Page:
Meanwhile in Palestine
My last few posts have been about my situation of being stuck in Jordan. (Plus I’ve done a few interviews about my situation, you can read any of those here, here, here, or here). I wanted to give an update about what I am missing in Hebron.
Since the time I was supposed to join the team there has been a lot of action in Hebron and the surrounding area. In Firing Zone 918 school has started back up which means the team is accompanying the school jeep in the mornings. I miss those rides. Apparently the army is done with summer break too. CPTers have reported an increase in military activity in the area. Bombs going off, live fire, helicopter fly overs. I don’t miss that.
In Hebron itself the situation was even more tense. The week I made my first attempt to cross the border was the Jewish holiday of Yom Kippur followed by Sukkot. Yam Kippur is the Jewish day of Atonement, when Jews around the world ask for forgiveness for their sins. Sukkot is celebrated by a pilgrimage to Jerusalem and the building of a Sukkah, a tent made of date palm leaves. One would assume with Hebron being so close to Jerusalem most Jews would go there to celebrate, but the opposite is true, many more Jews come into the city to celebrate Sukkot in Hebron.
To a Palestinian in Hebron Sukkot means that they won’t be able to visit to the Mosque of Abraham for a week. The main checkpoint outside the mosque will be closed for much of that time. Most of the shops in the old city will be closed. There will be even more then the usual thousands of soldiers. The military will spread further into areas that are supposed to be under Palestinian control. And more roads will be blocked.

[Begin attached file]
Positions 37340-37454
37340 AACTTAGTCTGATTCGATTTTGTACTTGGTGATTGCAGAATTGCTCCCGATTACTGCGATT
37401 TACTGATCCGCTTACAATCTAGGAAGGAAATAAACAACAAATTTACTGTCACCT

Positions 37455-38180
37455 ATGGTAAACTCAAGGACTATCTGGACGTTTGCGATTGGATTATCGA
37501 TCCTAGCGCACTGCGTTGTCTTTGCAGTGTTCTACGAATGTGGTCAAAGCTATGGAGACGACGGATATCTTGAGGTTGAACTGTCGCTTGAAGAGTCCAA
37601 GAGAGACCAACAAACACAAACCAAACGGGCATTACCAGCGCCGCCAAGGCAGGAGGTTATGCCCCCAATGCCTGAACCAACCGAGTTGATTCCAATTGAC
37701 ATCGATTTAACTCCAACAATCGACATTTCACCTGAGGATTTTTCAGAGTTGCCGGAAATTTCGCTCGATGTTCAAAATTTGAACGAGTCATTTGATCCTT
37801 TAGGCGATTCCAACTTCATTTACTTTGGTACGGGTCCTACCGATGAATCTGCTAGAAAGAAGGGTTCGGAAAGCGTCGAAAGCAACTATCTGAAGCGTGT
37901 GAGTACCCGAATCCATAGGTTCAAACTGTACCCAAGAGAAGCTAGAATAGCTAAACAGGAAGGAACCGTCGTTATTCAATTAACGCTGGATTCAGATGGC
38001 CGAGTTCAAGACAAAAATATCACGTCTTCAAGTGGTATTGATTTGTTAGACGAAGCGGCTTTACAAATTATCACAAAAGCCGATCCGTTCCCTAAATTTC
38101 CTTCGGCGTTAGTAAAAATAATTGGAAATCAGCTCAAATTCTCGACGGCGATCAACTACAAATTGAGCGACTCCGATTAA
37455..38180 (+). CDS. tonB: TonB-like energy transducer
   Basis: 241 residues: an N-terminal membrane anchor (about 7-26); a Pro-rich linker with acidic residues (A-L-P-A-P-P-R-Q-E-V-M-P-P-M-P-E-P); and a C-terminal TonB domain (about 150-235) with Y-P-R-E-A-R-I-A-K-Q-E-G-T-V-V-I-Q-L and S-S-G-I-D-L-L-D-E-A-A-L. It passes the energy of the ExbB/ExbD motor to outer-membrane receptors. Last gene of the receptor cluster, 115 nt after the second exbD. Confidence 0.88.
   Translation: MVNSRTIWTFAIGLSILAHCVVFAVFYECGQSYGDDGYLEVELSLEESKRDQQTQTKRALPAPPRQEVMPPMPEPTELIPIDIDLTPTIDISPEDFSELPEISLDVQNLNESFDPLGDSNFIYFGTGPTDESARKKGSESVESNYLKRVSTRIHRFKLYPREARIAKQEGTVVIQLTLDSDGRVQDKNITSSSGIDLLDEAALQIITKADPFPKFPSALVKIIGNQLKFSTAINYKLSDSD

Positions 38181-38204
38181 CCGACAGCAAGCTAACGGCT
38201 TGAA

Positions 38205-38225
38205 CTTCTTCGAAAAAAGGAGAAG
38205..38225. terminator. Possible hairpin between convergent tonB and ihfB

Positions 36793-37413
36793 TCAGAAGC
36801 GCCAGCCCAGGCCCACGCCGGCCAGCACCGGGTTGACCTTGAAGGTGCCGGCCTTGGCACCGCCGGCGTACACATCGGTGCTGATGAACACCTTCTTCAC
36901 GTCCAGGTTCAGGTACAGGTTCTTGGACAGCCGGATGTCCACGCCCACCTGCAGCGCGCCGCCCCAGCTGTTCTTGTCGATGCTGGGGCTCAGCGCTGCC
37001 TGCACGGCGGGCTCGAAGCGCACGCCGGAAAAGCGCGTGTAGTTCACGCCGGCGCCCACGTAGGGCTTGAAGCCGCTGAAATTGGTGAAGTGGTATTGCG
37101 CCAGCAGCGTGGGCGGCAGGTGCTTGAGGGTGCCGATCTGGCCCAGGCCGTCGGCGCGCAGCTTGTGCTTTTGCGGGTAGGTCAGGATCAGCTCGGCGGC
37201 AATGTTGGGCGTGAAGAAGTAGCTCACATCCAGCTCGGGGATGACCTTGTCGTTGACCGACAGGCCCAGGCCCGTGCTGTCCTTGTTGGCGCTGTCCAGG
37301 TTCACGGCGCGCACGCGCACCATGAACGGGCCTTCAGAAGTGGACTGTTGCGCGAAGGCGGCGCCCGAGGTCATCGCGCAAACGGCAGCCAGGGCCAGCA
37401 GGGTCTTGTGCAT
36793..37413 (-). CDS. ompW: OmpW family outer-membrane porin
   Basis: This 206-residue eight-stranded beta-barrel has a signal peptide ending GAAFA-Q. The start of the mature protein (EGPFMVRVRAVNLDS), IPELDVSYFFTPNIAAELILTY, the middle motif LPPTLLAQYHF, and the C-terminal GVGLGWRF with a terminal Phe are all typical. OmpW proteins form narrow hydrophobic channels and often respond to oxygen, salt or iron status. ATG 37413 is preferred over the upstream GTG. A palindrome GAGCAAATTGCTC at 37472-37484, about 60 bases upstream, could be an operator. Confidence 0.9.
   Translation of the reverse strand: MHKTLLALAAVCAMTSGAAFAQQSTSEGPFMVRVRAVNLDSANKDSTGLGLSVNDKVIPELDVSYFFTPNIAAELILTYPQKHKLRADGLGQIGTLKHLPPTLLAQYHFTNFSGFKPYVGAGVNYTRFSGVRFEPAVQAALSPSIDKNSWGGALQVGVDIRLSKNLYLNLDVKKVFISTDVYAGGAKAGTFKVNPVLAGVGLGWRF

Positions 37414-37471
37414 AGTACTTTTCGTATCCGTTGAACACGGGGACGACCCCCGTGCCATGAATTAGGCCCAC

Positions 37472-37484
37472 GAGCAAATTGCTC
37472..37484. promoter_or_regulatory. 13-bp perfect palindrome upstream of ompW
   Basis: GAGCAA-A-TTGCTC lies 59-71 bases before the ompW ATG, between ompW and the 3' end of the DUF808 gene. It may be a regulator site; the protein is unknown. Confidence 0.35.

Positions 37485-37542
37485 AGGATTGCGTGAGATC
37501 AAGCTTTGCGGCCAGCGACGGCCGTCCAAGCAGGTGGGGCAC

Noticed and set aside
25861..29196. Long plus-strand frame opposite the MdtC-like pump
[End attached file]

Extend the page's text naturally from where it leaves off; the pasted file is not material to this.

The Palestinians do not usually react well to this. This year that reaction included riots near three different checkpoints around the city. At one of these riots, near a very troubled neighborhood in the old city a Palestinian sniper shot and killed an Israeli soldier, Sgt Gabriel Koby. He was the second soldier killed in Palestine since the ‘Peace Process’ has started back up. (In that time 7 Palestinian civilians have been killed by Israeli soldiers.)
Israeli Prim Minister Binyamin Netanyahu, wasted no time in using this incident for political purposes. That night the Prime Minister promised to give settlers a home they had been trying to colonize. In his promise he stated, “We will continue on one hand to fight terror and to harm terrorists and on the other hand to strengthen settlements.”A friend of mine sarcastically added “…and with both feet kick the Palestinians out.” Now if I were there I may have reminded Mr. Netanyahu of the well known terrorist connections which many of Hebron’s Israeli settlers have, and ask if he had any hands to deal with those ‘terrorists’, but I wasn’t there, I wasn’t even in the country.
A few days later Israeli settlers were already demanding to be let into the building promised them. CPT has been keeping tabs on that building ever since settlers tried to move in there in 2012. It stands between two Palestinian elementary schools that CPT works closely with. There are always Palestinian kids hanging around that area. They play in the parking lot across from the settlers’ new house. The lot used to be a playground before it was bulldozed to be a parking lot for Israeli tourists who come on holidays like Sukkot. That whole area (a 2 minute walk from our apartment) is going to be a very scary place for Palestinian kids (if they are even going to be allowed in the area after settlers move in).
All the advocacy and legal work around that building was whipped away in one speech by the Israeli Prime Minister, who used one Palestinian’s heinous crime to destroy a whole community. This is not how democracies are supposed to work. This is also a clear example to me that violence is purely a tool of oppression, and is not useful in the hands of the oppressed. (And here’s science to back that statement up)
Pray that the situation calms in the coming days
Pray that there is no more bloodshed on either side
Pray that I can get back into Palestine (In a week I’ll be in Palestine or back in the States)
Pray for peace